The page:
Why and How There Should be More Europe in Development Policy
Extreme poverty in certain global regions remains one of our greatest international challenges: between 2014 and 2016, 800 million people suffered from hunger. Despite this, most EU member states spend less than the required 0.7 percent of Gross National Income (GNI) on development aid and there are high associated administrative costs.
In this EconPol Policy Brief, the authors argue that shifting more financing and management of development aid from member states to the EU would help resolve these problems and reduce costs.
Extreme poverty in certain global regions remains one of our greatest international challenges. Between 2014 and 2016, 800 million people suffered from hunger. Nevertheless, most EU member states spend less than the required 0.7 percent of Gross National Income (GNI) for development aid. In addition, resource use is often inefficient since multiple donors often engage in the same countries, which incurs high administrative and transaction costs for both donors and partners.
Using the concepts of fiscal federalism, we argue that shifting more financing and management of development cooperation from member states to the EU would contribute to overcoming these problems. A larger role of the EU budget for financing development aid would better align national costs and benefits and thus reduce free riding. Moreover, transaction costs could fall by reducing aid fractionalization.
Based on the general insight that stronger EU competence would be favourable, we have developed a model of how this could work. In this model, the centralised development aid from the EU budget would meet the 0.7 percent spending commitment. Since member states contribute to the budget according to their GNI, this target could be met by the EU as a whole as well as the member states. If large income differentials between member states render this GNI-proportionate financing formula unacceptable, a progressive formula could be applied for the development-related contributions to the EU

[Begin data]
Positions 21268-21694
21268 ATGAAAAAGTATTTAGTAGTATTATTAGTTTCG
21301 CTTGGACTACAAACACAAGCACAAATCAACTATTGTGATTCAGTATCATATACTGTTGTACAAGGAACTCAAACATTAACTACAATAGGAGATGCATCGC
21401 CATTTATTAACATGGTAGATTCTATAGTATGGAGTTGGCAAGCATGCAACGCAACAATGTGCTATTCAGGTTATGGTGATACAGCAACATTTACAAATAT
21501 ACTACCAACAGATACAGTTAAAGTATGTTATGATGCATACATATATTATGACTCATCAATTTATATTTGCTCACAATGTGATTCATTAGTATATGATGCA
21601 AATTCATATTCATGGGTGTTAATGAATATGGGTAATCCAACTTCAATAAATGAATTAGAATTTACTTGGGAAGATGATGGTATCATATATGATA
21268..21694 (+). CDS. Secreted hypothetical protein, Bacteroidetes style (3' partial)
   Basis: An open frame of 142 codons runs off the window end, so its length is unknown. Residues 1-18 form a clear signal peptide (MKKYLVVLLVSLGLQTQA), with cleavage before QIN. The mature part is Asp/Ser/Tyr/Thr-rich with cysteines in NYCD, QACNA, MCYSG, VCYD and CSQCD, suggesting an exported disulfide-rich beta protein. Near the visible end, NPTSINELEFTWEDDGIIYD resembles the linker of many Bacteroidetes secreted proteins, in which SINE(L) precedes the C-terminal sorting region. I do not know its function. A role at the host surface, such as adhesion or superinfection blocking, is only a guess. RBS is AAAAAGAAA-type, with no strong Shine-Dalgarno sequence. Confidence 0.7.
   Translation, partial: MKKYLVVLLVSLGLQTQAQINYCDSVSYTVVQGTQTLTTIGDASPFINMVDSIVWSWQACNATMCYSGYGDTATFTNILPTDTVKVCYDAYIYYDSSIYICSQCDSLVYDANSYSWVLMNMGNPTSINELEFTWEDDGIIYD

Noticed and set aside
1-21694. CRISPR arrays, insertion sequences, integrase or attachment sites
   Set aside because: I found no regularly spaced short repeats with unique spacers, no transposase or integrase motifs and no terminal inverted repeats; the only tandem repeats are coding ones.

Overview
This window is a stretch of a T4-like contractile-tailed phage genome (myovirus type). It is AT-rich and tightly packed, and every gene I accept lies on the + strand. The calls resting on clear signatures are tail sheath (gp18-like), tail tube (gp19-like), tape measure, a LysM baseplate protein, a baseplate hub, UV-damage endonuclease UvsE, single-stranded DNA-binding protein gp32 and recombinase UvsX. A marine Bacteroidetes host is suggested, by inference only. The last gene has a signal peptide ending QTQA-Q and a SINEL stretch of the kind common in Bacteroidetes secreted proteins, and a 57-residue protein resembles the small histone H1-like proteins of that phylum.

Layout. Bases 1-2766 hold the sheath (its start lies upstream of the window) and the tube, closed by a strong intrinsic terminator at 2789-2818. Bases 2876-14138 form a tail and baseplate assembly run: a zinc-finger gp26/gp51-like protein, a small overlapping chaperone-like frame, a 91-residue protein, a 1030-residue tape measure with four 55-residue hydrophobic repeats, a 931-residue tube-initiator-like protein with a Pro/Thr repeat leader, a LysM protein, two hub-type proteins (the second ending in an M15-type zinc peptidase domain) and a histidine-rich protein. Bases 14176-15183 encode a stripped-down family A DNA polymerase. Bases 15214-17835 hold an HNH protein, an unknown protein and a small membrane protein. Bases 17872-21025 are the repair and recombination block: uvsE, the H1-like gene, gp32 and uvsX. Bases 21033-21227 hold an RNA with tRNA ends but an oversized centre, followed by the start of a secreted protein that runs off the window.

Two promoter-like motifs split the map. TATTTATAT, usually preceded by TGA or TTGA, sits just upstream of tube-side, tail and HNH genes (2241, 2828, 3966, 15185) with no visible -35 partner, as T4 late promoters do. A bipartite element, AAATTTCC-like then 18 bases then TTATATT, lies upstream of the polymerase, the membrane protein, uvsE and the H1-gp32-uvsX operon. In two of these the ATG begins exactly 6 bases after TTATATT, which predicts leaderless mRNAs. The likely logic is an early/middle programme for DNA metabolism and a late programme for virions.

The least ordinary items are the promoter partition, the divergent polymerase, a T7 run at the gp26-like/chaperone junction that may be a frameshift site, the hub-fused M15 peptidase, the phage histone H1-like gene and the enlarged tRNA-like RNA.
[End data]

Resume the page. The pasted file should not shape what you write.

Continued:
budget. However, member states with equal income levels would be treated equally, thus precluding free riding.
The model accounts for the main challenge that a further centralisation of European development aid would face: the need to account for specific national interests in development aid that result from historical links, national interests, and citizens’ preferences. As well as the EU budget component, individual member states could conduct additional development financing via trust funds, which would also enable them to pursue individual preferences.
On the operational side, we propose a system in which member states remain involved by being responsible as ‘lead states’ (or part of a small group of lead states) for the implementation of development cooperation with one or several partner countries. The lead states would act on behalf of the EU and administer aid in a specific partner country. This kind of specialization could overcome the current inefficient aid fragmentation without losing the expertise and information advantages from long-standing ties between donors and recipients.
Christoph Harendt, Friedrich Heinemann and Stefanie Weiss, "Why and How There Should be More Europe in Development Policy", EconPol Policy Brief 9, October 2018.